I am lucky, I have a vet who is next door to a university and training students is a big part of their business. They had to come out once to take samples from my herd and we had to collect manure from 11 animals. Out jumped four students and the vet, I just stood back and students did all the work and no extra cost. Just get call out fee of $60. Another time we had a cow and the calf had a malpresentation needing a cesarean. The vet got me to take her to clinic to use as a lesson for students. They looked after her and the calf all week for free. Their facilities are spotless and only smell of hay and iodine. I guess I am just lucky I am only 40 minutes away or it might be a different story.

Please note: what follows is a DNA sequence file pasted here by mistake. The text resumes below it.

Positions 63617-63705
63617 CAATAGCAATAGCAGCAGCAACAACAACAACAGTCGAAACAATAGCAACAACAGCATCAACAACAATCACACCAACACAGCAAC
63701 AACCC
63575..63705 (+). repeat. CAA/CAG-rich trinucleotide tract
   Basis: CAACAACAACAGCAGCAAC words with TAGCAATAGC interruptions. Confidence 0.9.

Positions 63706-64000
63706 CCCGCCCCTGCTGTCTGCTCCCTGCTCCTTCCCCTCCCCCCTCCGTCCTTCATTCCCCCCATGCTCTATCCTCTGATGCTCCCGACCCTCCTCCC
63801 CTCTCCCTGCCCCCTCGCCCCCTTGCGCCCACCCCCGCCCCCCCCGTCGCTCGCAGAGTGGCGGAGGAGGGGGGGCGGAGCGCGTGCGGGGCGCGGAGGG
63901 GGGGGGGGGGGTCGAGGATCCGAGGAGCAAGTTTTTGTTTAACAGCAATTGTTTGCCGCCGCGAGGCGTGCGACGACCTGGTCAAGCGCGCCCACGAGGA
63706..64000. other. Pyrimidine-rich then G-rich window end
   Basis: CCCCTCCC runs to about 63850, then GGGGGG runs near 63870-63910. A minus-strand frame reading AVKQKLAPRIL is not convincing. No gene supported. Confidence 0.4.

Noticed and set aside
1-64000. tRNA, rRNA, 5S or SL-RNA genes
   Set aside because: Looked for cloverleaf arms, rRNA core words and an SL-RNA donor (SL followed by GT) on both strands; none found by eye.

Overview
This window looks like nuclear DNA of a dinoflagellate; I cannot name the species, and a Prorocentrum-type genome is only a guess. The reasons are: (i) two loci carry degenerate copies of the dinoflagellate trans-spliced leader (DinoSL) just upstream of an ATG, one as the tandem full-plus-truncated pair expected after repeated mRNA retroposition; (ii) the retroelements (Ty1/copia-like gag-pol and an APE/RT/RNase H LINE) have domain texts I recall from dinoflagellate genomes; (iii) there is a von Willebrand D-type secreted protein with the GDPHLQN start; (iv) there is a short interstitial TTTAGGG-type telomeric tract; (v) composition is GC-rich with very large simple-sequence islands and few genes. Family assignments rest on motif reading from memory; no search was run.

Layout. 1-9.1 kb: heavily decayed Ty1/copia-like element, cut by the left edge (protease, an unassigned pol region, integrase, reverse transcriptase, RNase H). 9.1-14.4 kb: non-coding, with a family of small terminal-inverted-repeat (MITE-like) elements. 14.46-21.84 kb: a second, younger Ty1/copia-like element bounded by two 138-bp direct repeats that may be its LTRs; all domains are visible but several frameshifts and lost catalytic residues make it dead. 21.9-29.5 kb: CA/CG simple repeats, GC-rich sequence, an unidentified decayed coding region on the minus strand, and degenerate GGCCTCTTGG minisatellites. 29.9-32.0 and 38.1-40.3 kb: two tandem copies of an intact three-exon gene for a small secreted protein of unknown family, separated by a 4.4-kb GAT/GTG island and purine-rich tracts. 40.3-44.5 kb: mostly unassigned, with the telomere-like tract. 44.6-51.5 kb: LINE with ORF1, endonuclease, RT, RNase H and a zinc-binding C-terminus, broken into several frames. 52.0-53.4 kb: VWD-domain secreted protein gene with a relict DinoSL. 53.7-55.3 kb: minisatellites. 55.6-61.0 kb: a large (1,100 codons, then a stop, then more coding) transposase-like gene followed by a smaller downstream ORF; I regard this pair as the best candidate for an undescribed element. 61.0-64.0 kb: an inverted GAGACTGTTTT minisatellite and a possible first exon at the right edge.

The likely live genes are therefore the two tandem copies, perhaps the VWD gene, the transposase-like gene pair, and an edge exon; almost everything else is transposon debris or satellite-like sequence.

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Re: Taking Cattle To the Vet

Postby Dave » Thu Nov 01, 2018 5:43 pm

I only took any to the vet one time. I found out that I have better facilities than they do. Both of the good large animal vets were out in the field so I ended up with a junior dog vet. It was just bangs vaccinate two heifers. It took me ten times more time and ended up costing as much as having one come to the farm. They have a $40 farm call charge but there was a $20 per head chute charge. One of these heifers was a real witch. I was certain we were going to have a wreck with their loading and unloading facilities but we got lucky.
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Re: Taking Cattle To the Vet

Postby TCRanch » Thu Nov 01, 2018 6:13 pm

slick4591 wrote:Vets doing farm calls here is slowly becoming a thing of the past. Closest one to me charges $150 to drive about 20 miles.

:shock:
$30, maybe 10 miles from the clinic/mobile vet truck.
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Re: Taking Cattle To the Vet

Postby TCRanch » Thu Nov 01, 2018 6:36 pm